In the previous step, you have noticed the navigation to the Tracking Info scene did not happen. That is caused since the DetailViewController.swift file has turned off its ability to select table cells.

Open the file ./MyDeliveries/ViewControllers/DetailViewController.swift.

In method viewDidLoad(), locate the line:

self.tableView.allowsSelection = false

To enable navigating from this view to the Tracking Info view, set this property to true.

Next, scroll down, and just above the method cancel() add the following function:

override func prepare(for segue: UIStoryboardSegue, sender: Any?) {
    if segue.identifier == "showTrackingInfo" {

        if (self.tableView.indexPathForSelectedRow?.row != nil) {
            let trackingInfoView = segue.destination as! TrackingInfoViewController

            let currentEntity = self.selectedEntity as? PackagesType

            let esDeliveryStatus = DeliveryServiceMetadata.EntitySets.deliveryStatus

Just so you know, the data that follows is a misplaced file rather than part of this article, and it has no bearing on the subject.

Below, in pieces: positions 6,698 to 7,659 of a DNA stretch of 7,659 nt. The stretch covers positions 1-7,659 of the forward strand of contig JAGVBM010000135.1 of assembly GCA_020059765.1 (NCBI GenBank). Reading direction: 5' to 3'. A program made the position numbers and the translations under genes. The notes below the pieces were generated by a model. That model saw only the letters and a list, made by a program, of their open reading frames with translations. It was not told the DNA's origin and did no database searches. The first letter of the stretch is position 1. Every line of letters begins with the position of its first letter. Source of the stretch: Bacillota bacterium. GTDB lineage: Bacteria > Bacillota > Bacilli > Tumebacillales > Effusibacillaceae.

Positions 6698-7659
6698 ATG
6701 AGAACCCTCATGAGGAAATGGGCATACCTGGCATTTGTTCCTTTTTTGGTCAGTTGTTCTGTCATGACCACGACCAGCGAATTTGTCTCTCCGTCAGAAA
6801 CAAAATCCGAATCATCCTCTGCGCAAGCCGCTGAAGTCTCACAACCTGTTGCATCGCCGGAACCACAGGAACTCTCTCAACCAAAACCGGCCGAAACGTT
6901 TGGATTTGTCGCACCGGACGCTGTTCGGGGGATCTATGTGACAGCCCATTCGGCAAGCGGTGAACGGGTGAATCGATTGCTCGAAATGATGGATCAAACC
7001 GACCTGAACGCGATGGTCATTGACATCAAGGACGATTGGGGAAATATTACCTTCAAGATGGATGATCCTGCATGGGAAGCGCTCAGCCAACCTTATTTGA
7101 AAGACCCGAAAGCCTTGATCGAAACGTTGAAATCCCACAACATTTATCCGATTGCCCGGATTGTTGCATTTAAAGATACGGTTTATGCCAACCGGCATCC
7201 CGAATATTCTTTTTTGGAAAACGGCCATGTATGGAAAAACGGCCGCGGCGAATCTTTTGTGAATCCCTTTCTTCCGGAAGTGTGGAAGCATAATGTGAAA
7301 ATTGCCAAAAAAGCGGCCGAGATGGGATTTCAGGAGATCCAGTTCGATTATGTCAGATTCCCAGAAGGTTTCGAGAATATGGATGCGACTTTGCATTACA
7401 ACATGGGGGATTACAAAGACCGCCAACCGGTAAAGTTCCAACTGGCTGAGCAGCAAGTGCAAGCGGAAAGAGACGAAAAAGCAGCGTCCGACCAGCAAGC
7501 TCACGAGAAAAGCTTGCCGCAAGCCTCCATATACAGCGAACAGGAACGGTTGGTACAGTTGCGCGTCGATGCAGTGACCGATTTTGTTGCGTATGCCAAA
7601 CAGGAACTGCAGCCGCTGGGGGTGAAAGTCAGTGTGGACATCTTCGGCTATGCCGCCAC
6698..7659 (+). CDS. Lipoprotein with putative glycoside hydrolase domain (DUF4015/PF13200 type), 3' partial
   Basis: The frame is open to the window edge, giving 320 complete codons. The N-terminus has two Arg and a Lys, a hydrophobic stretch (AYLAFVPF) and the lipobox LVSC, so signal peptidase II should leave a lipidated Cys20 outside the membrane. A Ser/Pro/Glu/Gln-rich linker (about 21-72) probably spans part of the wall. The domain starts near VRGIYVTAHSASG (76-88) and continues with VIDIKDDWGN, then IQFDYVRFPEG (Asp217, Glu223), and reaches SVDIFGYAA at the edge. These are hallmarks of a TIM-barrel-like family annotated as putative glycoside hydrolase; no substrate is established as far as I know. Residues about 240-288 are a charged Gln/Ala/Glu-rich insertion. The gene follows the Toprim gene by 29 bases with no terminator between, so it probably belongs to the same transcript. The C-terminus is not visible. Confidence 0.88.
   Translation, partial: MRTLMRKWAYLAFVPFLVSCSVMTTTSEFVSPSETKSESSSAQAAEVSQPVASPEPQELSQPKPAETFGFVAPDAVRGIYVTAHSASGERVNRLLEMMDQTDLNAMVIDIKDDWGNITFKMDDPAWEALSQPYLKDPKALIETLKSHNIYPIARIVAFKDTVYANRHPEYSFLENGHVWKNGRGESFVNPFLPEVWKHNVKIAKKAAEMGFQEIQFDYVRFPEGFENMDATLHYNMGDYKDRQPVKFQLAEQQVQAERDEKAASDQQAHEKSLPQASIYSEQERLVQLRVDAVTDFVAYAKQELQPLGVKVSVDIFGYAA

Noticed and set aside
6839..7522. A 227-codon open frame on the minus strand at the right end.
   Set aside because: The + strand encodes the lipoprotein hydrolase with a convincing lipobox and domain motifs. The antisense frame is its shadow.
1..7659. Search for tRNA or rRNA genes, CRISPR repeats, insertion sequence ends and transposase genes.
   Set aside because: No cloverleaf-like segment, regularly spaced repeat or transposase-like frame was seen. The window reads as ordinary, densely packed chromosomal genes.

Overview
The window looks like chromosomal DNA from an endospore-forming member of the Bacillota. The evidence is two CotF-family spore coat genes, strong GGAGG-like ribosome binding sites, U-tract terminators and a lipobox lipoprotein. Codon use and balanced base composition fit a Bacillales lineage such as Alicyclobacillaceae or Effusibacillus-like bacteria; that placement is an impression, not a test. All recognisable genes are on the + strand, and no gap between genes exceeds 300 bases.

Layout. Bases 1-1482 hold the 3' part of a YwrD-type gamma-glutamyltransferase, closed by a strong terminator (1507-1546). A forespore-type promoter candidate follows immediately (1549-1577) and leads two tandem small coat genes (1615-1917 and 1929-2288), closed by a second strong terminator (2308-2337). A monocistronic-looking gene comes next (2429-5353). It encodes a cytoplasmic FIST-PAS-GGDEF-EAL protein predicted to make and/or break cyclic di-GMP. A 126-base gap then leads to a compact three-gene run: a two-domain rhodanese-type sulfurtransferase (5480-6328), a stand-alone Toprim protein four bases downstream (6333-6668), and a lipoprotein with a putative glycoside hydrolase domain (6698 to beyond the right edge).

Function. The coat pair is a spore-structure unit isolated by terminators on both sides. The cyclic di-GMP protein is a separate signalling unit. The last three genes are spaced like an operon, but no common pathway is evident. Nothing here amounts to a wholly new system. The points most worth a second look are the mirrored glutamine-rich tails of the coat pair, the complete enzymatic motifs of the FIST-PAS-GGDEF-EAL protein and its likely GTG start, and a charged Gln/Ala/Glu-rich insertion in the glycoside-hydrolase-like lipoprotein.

let propPackageId    = DeliveryStatusType.packageID
            let propTimestamp    = DeliveryStatusType.deliveryTimestamp

            // Load all related DeliveryStatuses for the current Package,
            // latest first.
            let query = DataQuery()
                .orderBy(propTimestamp, SortOrder.descending)

            do {
                // Perform query and store the results
                trackingInfoView.entities = try self.deliveryService.service.deliveryStatus(
                    query: query)
            catch let error {

With this code, you create a query to load all DeliveryStatus entities for the selected Package entity, and store the results into the TrackingInfoViewController.

Step 21: Explore SAP Fiori Timeline cells with the SAP Fiori for iOS Mentor app